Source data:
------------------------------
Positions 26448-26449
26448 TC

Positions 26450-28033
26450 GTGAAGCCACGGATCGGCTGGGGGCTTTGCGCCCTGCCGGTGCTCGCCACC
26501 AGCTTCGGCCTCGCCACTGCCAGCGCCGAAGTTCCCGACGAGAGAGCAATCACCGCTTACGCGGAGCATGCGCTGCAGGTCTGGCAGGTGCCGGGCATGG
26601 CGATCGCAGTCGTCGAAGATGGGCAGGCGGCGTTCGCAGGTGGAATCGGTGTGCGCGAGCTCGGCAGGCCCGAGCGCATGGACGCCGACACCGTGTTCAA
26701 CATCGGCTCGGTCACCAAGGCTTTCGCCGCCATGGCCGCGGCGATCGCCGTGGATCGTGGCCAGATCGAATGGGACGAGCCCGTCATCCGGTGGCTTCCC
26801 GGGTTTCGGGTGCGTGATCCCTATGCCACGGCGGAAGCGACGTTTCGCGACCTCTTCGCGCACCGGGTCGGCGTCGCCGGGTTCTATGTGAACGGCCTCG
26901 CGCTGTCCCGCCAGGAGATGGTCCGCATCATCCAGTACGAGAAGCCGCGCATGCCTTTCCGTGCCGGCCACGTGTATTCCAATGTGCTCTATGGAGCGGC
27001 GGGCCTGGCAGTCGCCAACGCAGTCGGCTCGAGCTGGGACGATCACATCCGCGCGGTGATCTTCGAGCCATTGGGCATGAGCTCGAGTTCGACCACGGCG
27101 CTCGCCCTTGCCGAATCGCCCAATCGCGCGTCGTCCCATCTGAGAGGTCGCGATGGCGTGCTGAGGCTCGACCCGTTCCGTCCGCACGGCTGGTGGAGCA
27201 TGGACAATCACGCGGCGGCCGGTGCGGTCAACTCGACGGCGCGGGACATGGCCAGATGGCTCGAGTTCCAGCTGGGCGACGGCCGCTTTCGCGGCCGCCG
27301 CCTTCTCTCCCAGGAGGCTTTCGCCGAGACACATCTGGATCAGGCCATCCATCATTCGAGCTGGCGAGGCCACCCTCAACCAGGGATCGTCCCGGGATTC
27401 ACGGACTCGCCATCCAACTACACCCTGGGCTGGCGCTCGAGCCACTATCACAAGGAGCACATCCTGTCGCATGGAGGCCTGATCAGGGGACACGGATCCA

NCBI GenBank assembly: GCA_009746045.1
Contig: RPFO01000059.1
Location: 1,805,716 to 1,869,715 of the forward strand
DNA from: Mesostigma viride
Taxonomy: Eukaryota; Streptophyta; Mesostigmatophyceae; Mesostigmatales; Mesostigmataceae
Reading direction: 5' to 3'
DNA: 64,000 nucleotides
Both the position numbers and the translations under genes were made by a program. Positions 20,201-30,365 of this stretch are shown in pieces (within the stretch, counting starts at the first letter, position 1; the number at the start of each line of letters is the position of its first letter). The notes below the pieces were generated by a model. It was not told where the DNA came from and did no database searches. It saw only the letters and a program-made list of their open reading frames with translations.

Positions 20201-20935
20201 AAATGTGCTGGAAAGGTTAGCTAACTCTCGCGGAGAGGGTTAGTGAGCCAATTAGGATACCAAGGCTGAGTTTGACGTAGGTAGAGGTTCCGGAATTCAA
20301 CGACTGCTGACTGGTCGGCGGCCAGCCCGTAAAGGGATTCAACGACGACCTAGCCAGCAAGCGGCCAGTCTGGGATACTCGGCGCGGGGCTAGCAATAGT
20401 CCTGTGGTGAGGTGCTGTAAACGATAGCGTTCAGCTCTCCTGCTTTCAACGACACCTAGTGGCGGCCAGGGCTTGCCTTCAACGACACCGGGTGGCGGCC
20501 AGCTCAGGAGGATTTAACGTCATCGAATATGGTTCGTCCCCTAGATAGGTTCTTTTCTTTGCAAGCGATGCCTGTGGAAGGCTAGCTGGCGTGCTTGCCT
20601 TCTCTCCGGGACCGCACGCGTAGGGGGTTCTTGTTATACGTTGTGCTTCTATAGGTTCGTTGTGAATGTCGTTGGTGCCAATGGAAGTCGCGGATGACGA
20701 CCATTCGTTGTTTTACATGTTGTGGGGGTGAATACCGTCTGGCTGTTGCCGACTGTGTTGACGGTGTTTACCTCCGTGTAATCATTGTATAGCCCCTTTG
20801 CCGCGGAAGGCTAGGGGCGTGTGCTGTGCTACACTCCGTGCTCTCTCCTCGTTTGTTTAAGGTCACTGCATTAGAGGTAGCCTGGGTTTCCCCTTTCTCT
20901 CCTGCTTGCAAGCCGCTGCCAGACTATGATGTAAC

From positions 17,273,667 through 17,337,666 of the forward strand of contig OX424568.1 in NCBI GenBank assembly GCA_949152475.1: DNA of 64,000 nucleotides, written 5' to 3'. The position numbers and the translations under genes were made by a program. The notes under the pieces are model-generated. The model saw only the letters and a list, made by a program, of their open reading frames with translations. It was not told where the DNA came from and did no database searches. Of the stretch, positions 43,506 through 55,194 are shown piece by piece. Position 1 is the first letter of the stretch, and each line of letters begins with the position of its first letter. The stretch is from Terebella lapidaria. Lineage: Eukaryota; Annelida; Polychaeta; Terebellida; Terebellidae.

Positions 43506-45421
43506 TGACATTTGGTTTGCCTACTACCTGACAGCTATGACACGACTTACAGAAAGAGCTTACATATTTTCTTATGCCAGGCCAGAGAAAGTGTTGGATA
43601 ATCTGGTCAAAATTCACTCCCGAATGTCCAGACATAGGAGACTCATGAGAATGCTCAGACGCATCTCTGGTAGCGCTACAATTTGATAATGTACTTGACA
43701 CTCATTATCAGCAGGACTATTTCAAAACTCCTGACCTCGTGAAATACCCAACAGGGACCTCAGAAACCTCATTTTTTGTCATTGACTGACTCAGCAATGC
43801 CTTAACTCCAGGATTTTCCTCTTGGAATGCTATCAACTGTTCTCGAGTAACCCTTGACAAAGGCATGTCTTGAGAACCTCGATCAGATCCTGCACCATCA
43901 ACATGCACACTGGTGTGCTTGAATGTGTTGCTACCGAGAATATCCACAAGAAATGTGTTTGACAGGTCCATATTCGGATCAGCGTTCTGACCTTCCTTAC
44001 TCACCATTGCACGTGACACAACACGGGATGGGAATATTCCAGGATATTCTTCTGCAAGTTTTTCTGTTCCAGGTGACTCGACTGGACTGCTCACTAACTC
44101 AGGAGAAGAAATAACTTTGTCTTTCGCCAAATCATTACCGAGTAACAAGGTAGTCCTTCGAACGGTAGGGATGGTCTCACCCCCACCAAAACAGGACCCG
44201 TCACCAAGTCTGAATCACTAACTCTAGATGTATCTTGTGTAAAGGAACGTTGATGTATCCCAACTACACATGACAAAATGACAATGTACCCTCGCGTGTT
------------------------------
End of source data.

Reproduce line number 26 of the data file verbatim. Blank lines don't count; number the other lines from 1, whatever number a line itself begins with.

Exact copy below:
20401 CCTGTGGTGAGGTGCTGTAAACGATAGCGTTCAGCTCTCCTGCTTTCAACGACACCTAGTGGCGGCCAGGGCTTGCCTTCAACGACACCGGGTGGCGGCC